- Perennial weeds or diseased plants. They will spread weed seeds and diseases through the compost.
- Avoid pet manures that are ideal only for food crops.
- Orange rinds, peach peels and banana peels should be kept at bay because they may contain chemical pesticide residues.
- Black walnut leaves.
- Sawdust can clump on proximity with moisture. So, it should be scattered thinly. Also, you may want to make sure that the sawdust is clean and without any oil or its residues from the machine.
How to Make Organic Compost
Organic Garden Compost can be made easily through the following steps:
1. Beginning your compost pile on the uncovered soil is ideal. This way worms and other beneficial microorganisms will be able to aerate the compost and remain in it until the compost reaches the garden bed.
2. First, place straw or twigs till a few inches high. This process aerates the pile and helps drainage.
3. The raw materials, now, need to be added in layers – alternating dry ones with the moist. Straw, leaves, wood ashes and sawdust pellets are dry materials. On the other hand, tea bags, seaweed, food scraps, etc. come under moist matter.
4. The next step involves placing manure – green manure or any source of nitrogen. Green manure includes buckwheat, clover, grass clippings and wheatgrass. With this step the compost pile is activated and the process is speeded up.
5. Now, you will need to water occasionally or let rain do the needful.
6. You may want to cover the whole thing with anything available like carpet scraps, plastic sheeting or wood. This process retains heat and moisture, which are the 2 essential factors for composting. Overwatering by the rain is also avoided by covering the compost. As a result the compost is hygienically moist and not sodden with water.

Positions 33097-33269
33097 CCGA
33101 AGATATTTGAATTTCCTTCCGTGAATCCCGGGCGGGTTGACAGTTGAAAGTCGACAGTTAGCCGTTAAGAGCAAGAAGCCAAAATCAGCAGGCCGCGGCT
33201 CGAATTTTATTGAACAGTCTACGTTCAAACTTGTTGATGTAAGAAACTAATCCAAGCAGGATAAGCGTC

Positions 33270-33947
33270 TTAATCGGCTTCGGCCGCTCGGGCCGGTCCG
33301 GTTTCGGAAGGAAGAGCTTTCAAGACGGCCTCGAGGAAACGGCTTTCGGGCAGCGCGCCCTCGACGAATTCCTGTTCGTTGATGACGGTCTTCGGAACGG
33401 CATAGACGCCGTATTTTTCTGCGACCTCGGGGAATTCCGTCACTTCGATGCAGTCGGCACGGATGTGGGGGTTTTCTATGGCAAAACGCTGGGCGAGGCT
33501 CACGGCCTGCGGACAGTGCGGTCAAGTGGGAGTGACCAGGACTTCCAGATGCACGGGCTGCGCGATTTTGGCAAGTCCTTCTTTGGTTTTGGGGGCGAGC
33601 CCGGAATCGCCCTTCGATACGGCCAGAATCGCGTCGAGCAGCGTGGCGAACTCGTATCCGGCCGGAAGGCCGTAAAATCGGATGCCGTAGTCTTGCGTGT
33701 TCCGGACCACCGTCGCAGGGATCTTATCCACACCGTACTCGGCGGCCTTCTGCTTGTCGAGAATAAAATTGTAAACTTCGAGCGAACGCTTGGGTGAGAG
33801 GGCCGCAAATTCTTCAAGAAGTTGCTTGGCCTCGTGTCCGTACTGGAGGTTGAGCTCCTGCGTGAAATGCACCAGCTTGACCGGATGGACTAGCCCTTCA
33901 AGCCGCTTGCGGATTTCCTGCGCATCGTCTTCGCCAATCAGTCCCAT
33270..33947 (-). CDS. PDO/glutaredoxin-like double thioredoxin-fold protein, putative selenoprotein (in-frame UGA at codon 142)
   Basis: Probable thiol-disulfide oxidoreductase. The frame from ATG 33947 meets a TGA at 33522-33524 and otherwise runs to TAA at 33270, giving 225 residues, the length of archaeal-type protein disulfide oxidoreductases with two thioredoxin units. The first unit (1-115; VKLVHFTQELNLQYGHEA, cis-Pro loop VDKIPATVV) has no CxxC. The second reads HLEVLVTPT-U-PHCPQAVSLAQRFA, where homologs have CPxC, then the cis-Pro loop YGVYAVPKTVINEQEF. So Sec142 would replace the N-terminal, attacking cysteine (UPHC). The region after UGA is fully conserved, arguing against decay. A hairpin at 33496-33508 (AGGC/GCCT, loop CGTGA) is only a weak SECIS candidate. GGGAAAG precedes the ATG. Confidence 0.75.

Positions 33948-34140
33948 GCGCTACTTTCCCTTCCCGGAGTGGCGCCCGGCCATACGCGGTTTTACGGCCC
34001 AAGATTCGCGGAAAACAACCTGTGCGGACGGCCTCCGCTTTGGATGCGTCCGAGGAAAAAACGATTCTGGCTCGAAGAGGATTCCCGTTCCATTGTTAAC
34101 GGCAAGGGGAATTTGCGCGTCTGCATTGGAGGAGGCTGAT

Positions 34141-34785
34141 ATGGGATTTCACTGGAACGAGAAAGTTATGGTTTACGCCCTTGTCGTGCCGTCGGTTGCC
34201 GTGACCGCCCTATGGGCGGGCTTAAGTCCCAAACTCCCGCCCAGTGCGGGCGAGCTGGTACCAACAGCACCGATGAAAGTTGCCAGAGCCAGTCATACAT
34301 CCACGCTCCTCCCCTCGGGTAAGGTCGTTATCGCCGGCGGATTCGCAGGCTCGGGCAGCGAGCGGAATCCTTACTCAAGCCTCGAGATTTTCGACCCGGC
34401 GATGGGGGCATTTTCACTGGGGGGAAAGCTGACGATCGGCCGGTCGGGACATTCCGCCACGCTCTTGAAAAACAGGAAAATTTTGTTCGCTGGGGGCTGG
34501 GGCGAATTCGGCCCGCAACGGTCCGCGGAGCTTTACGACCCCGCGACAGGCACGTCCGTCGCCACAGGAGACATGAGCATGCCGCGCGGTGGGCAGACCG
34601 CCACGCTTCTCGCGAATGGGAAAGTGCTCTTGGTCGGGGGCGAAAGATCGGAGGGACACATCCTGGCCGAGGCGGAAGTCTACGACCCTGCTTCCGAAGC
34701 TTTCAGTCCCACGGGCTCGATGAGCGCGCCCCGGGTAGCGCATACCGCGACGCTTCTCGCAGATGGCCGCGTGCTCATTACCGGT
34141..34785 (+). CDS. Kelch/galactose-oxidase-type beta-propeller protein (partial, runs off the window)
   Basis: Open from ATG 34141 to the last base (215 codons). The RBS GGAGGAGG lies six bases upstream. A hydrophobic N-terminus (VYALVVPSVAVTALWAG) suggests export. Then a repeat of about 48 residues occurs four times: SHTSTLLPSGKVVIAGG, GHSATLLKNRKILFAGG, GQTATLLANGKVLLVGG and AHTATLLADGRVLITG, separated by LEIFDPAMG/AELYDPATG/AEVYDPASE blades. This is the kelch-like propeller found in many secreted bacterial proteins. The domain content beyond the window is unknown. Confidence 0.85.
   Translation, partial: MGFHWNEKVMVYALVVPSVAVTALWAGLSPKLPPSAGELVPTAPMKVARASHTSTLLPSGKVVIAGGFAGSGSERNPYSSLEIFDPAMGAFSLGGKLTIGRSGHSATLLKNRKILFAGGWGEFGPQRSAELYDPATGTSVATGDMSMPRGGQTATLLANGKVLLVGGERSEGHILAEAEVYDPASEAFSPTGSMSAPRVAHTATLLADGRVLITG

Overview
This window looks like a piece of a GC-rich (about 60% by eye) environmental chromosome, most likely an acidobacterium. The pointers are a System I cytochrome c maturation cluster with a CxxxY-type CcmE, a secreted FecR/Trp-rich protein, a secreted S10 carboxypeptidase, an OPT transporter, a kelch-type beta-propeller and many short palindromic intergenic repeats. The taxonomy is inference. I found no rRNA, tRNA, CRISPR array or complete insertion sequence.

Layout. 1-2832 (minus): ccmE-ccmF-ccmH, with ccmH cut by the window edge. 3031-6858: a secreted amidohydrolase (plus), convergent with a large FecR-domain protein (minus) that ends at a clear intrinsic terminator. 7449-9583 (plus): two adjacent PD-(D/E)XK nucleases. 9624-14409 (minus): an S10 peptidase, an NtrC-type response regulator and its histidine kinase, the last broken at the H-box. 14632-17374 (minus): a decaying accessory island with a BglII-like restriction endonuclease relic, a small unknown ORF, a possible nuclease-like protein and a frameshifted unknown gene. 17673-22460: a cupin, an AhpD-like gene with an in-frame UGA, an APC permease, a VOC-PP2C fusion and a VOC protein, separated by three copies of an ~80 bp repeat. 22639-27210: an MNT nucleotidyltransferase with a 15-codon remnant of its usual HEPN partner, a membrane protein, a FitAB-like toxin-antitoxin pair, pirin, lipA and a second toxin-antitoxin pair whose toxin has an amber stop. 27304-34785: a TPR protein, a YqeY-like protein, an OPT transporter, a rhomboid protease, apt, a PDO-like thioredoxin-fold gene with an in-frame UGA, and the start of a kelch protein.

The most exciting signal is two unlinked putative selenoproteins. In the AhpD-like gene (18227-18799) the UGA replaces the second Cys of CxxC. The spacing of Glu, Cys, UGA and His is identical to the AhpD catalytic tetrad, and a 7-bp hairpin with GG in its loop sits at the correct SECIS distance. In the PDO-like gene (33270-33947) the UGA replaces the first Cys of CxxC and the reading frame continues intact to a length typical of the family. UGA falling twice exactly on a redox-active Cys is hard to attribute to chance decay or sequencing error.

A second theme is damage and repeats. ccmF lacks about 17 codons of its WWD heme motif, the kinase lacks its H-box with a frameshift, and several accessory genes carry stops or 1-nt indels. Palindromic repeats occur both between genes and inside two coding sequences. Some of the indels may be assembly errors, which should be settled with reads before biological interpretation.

7. Turning the compost every few weeks is a must. A pitchfork or a shovel can be used for this purpose. The pile gets aerated, i.e., it adds the essential oxygen for the process to stay healthy. Once you have the compost pile ready, new materials can be mixed into it. At this stage, layering is not required. Mixing aerates the Organic Compost and propels the composting process ahead to completion. You can also buy a rotating compost tumbler, which helps mixing easy.
One big disadvantage of open organic compost is that it attracts pests like flying insects and even raccoons. Fruit flies are attracted to the compost. Covering exposed vegetable or fruit matter will keep them at bay. Keep a small amount of grass clippings close at hand. When new kitchen waste need to be added, covering it with one or 2 inches of the grass clippings can shut the flies away. Lime or calcium can also be added to discourage them.
Discouraging raccoons is a harder job. Raccoon populations in the vicinity of your home can be naturally attracted to the compost, too. Trapping or poisoning them is only troublesome. Barring their entry to the compost would be the best solution. The compost can be made in a bin and a metal or wood lid can be hinged to it. Or compost bins available in market with pest-proof lids can be used for the purpose.
Toxins from chemical fertilizers have de-conditioned the soil for production of food. Their presence can be reduced by increasing organic compost or farm manure. Organic waste is an inevitable result of cooking and our other daily activities. They can cause big environmental catastrophes due to their improper disposal. If they can be put to a beneficial use by composting, isn’t that a wonderful thing?